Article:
There is a consensus that the NOAA–USAID series is contributing to developing capacity in climate monitoring and predictions at NMHSs. Recognizing that capacity development is a long-term process, participants recommended that the training series needs to be sustained. They also requested a continuation of the series in 2014.
It was agreed that it would be most beneficial to NMHSs to bring back most of the trainees of the 5ITWCVP to the 2014 training workshop so there would be a hands-on approach to addressing some of the training gaps that have been identified and listed below under the heading of specific recommendations.
To reinforce the knowledge and understanding of the physical basis of the climate system, it was recommended that the lectures presented during the workshop and symposium be developed into instructional materials that can be published in the WMO Technical Report Series, which will serve as a reference for the trainees, other professionals, and students. These materials might also be a valuable teaching resource for WMO's training activities under its World Climate Services Program (WCSP) and the GFCS.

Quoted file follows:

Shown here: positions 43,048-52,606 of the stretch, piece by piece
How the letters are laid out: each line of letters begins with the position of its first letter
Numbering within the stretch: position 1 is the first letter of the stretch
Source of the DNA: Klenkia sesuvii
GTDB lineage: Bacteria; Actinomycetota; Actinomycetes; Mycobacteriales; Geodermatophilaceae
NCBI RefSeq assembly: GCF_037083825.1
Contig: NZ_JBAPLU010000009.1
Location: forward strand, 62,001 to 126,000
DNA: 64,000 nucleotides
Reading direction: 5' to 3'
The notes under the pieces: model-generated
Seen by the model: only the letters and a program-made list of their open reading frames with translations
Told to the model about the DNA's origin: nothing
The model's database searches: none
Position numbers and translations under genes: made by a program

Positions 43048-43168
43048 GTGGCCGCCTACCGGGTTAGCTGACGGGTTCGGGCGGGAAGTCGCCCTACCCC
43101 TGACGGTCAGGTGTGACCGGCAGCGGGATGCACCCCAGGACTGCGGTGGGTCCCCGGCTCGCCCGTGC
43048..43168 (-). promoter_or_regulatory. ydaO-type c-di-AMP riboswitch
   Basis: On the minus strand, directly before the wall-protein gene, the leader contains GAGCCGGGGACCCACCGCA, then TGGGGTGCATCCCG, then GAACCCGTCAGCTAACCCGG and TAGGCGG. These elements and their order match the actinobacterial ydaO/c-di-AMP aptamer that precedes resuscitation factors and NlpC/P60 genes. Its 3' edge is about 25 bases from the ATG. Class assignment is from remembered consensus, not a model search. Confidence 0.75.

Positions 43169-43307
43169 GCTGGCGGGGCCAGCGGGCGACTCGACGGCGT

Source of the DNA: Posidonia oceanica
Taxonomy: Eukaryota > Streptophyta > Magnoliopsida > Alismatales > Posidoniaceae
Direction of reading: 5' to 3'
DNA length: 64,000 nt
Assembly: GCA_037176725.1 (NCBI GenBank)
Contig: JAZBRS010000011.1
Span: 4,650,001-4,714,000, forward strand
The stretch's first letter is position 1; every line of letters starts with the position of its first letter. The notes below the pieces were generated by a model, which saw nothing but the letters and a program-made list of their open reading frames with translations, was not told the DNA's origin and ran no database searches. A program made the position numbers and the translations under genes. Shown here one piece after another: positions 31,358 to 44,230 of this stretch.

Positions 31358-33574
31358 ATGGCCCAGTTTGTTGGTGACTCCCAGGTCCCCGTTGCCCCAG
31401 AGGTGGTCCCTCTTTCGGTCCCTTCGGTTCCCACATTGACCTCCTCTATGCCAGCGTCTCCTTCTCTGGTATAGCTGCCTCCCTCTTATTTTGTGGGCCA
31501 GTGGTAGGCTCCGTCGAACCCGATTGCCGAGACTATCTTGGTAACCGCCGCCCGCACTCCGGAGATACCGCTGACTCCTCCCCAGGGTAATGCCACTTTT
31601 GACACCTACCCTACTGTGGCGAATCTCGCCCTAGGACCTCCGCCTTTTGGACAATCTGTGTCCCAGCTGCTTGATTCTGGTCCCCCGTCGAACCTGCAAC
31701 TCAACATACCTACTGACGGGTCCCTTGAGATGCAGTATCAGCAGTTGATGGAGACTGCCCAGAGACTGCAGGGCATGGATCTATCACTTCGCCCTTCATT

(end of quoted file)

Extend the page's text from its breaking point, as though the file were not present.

It was considered essential to encourage collaboration between universities/academic institutes and NMHSs and to find mentors for the trainees to foster communication between research scientists and professional meteorologists with the goal of sustaining the knowledge gained as well as enabling research and development (R&D) targeted to improving predictions.
In addition, the trainees are strongly encouraged to work with their leadership to pursue the needed support to improve and update skill and performance.
It is desirable that future workshops include instructional materials on the forecasting of climate anomalies that are most challenging, but relevant to the end users. These include the following.